The most time consuming part of making reprocessed soap is grating bars of soap you want to use. I typically use 4-5 bars in a batch, but how big a batch you want to make is up to you. I recommend grating different color soaps into different containers to keep them separated and experiment with mixing colors and textures. BTW- graters are available at the Dollar Store as well, so you won’t need to ruin your own. Grating the soap is probably not the best contribution of a child less than 12 years old, without parent supervision. You may want to grate your soap bars in advance for the younger crowd(or most of them, that way they get a try!). Their short attention spans will thank you.

Once soap is grated, it is time to boil it. This is where measurements don’t matter… barely cover the soap with water and boil until it resembles mashed potato. You will need to stir it as it boils, and it will change texture multiple times before breaking into a creamy paste that is ready for your additives and molding. Be prepared! It takes longer to get to the potato stage than you might be anticipating. Be patient.

When the soap has cooked down, remove from the heat and stir to let cool slightly. This is the time to add any extra oils or colorings – mix in well. Other additives include cornmeal or oatmeal, which are beneficial to the skin. To make a funky soap, add chopped up pieces of soap, or grated soap before molding. Different batches of soap can be colored and layered for a fun effect.

This recipe was 3 bars of Palmolive and one bar of charcoal soap. The charcoal soap was grated and stirred into the melted Palmolive after slight cooling.
Affectionately named “Monster Teeth,” this soap was whipped with hand mixer and the melted, whipped soap was blended with chopped Shea Butter Bars.
Rainbow soap was made by layering cooked soap and pounding the container firmly between layers to release air bubbles.. Each layer can be a different scent, or contain different additives.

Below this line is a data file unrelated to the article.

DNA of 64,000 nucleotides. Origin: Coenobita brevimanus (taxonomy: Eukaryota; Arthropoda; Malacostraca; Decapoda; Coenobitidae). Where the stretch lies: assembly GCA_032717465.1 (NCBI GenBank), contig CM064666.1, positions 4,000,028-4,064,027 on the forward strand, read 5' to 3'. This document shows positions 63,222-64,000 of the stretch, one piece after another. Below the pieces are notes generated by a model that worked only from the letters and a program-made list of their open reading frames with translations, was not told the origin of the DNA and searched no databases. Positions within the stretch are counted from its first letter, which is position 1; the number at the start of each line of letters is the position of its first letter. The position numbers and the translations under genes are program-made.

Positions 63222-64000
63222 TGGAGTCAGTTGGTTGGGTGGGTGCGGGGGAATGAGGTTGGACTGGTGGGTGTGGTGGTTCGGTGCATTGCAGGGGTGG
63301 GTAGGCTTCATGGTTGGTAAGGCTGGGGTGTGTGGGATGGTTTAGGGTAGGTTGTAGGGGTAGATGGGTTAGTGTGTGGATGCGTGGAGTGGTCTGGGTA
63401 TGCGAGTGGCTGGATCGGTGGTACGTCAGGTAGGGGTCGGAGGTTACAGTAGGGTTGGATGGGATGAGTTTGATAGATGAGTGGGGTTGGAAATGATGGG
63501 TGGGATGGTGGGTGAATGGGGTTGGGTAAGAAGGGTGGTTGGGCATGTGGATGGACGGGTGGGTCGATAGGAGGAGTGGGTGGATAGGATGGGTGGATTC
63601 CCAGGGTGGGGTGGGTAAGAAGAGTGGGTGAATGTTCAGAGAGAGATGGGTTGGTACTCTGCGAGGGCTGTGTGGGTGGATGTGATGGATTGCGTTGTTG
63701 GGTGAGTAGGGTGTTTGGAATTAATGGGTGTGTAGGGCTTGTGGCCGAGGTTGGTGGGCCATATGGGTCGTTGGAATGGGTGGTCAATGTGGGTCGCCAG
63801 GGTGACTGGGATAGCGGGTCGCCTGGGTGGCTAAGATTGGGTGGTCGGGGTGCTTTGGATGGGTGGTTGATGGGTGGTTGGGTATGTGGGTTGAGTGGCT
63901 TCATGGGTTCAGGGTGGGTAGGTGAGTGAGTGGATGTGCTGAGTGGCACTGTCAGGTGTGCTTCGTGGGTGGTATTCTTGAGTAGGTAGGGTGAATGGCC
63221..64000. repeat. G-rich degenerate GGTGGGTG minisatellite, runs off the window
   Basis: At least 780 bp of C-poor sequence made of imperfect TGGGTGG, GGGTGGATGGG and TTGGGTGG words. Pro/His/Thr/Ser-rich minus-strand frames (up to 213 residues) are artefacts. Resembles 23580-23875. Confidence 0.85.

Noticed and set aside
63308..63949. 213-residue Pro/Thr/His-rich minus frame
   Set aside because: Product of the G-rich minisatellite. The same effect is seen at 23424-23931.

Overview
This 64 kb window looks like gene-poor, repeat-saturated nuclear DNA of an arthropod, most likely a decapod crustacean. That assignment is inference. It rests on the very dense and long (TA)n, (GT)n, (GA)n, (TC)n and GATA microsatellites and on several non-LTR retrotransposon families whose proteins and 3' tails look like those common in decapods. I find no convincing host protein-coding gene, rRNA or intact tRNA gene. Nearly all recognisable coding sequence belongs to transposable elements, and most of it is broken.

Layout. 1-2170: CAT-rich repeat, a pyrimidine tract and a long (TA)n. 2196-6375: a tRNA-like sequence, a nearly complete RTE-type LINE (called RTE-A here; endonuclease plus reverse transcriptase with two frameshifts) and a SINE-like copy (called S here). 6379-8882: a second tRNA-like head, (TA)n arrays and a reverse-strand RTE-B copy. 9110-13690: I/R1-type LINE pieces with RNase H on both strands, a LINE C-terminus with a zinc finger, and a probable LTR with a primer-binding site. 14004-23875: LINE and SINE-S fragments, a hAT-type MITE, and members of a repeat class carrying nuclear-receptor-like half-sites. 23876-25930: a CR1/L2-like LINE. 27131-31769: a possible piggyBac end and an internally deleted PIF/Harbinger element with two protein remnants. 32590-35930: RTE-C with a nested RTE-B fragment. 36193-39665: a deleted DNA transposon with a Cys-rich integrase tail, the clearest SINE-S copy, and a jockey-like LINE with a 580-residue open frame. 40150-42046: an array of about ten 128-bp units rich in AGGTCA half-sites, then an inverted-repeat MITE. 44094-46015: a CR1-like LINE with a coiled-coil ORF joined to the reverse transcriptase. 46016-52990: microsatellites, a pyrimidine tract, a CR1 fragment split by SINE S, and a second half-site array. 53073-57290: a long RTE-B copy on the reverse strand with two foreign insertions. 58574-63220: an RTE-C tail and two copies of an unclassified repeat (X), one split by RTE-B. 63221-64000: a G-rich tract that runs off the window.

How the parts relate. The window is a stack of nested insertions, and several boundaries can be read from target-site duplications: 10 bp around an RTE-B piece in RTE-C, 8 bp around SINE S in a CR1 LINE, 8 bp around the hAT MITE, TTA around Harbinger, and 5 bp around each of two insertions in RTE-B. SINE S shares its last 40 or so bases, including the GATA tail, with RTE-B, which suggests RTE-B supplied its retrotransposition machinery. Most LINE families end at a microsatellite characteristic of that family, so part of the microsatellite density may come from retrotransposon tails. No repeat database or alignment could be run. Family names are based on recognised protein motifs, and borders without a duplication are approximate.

Once the soap has been set up in its mold and it’s cool, it can be un-molded and cut. I recommend cutting the soap with 24 hours, as it will be easier – like butter. I also recommend cutting the soap into 1/2″ to 1″ slices for best drying. The soap is best when allowed to dry for six weeks or more; meaning right now is the perfect time to make this soap in preparation for gift-giving season.

It resembles Mint Chip Ice cream! I used a tall measuring cup to mold this soap (4 bars total plus oils and cornmeal). To unmold, the soap should be cold, but not yet hard. It is best to unmold and cut the soap within 24 hours.
Half to one inch slices of the soap will dry the best. Allow the soap to dry in the open air for at least six weeks before use. That means right now is the time to make soap with your friends and kids. I recommend having a “Zoom” party and everyone make a soap. Then, exchange the soaps with those in attendance. You could make a soap that looks like a cookie and pretend it’s a cookie exchange!
DIY Mint Chip and Rainbow Soap. Basic Instructions for making reprocessed soap at home for gift-giving.

Published by lessismorelifestyle

Do you like saving money and learning new skills? Less is More Lifestyle focuses on crafting projects and recipes that save money!